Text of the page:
LOCATION IDENTIFYING – Procedure on how to locate grid square (GS) and grid coordinates
(GC)
GD = 2.16 km (216,00) I km = 100,000 cm

RF = 1/X= 4.32/216,000 cm OR 4.32 X = 216,000

X = 216,000/4.32 X = 50,000 therefore

RF = 1/50,000 OR 1 : 50,000

The amount of time required to travel a certain distance on the ground is an important factor in most
military operations. This can be determined if the map of the area is available and graphic time distances
scale is considered/constructed for used with the map as follows;

R = Rate of travel FORMULA:


D = Distance (ground distance) T = D·B
T = Time

FOR EXAMPLE:

If an infantry unit is marching at an average speed of 4 kilometers per hour (R), it will take
approximately 3 hours (T) to travel 12 kilometers (D).

12(D) ÷ 4 (R) = 3(T)

PROBLEM:
You are a flight leader of the 1st flight of Alpha sqdn. Your flt CP (command post) is located at the
school at GS 0736. You just received a radio message directing you to report at the sqdn CP and the sqdn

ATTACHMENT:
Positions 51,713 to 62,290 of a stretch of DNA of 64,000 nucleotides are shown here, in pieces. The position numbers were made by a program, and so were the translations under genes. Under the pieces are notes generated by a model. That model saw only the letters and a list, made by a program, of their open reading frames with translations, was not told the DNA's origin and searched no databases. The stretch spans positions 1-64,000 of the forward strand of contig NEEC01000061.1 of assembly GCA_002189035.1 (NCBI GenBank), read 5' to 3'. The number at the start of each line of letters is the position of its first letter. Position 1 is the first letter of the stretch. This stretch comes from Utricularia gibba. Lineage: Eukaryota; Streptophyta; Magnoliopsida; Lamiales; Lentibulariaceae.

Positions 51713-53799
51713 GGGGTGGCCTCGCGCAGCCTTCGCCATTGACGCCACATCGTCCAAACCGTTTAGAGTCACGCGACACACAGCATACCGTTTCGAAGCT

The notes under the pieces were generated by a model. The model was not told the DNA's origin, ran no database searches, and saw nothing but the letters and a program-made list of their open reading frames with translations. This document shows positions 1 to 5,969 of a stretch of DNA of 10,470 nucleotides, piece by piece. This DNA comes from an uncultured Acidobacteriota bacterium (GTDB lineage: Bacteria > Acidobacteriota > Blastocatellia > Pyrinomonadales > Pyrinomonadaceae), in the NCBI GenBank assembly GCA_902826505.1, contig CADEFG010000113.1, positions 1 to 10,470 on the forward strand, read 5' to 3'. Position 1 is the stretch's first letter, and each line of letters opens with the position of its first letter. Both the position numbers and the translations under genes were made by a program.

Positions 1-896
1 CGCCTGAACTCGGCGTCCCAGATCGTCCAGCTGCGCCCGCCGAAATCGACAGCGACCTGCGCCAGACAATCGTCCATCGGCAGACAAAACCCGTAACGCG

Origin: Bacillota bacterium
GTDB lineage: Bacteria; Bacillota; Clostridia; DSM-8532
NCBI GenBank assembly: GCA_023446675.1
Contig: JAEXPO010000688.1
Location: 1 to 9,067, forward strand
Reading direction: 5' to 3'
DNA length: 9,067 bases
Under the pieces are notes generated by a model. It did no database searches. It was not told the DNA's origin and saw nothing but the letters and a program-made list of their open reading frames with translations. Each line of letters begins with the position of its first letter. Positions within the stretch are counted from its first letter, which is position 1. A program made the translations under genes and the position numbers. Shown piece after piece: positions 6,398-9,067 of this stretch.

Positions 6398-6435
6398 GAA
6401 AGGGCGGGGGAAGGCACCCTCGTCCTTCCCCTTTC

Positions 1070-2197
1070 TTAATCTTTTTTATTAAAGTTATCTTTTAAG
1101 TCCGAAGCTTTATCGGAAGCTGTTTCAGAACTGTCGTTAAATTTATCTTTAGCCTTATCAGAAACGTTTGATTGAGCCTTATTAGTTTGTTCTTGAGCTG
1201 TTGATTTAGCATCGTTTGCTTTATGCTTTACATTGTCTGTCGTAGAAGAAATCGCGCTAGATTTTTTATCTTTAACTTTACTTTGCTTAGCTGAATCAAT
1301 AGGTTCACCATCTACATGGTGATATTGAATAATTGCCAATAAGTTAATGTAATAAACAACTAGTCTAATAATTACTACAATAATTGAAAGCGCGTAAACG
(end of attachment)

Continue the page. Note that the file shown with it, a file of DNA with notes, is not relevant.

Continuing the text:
CP is 16.5 km.

QUESTION:

1. If your service jeep will be traveling at an average speed of 30 km/hr.


a. What will be your travel time in minutes?
b. What time will you arrive at the company CP. If you will at 0830 H?
GIVEN:

D = 16.5 km

A. T = 16.5 km ÷ 30 km/hr = .55 hrs = 1/60 minutes


T = 60 x .55 = 33 minutes

B. 0830H + 0033H = 0903 H


GENERAL RULE IN MAP READING – READ RIGHT UP

You must read the vertical grid lines from left side going to the right and read the horizontal
grid lines from the bottom going up.

EXAMPLE OF GRID SQUARE


The grid square id in four (4) digits meaning the first two digits represents the vertical grid lines then the
second two digits represents the horizontal grid lines.

GS – 1701 GS – 1824

GRID COORDINATES (GC) Nearest to 100 meters (6 digits)

GC – 173017 GC – 18422467

Before reading of locating the grid coordinates, you must get first the grid square then after getting the grid
square divide it into ten (10) equal parts vertical and horizontal, then apply the basic rule.

GRID COORDINATES (GC) Nearest to 10 meters (8 digits)

GC – 17320174 GC – 1842124671

The same sequence in nearest to 100 meters, but after getting the grid coordinates in 100 meters, divide it
again into 10 equal parts vertical and horizontal.

GRID COORDINATES (GC) Nearest to 1 meter (10 digits)

GC – 1732101743 GC – 1842124671

The same sequence in nearest to 10 meters, but after getting the grid coordinates in nearest to 10 meters,
divide it again into 10 equal parts vertical and horizontal.

The situation may arise where a map or sketch map has no RF (represented fraction or scale). The RF must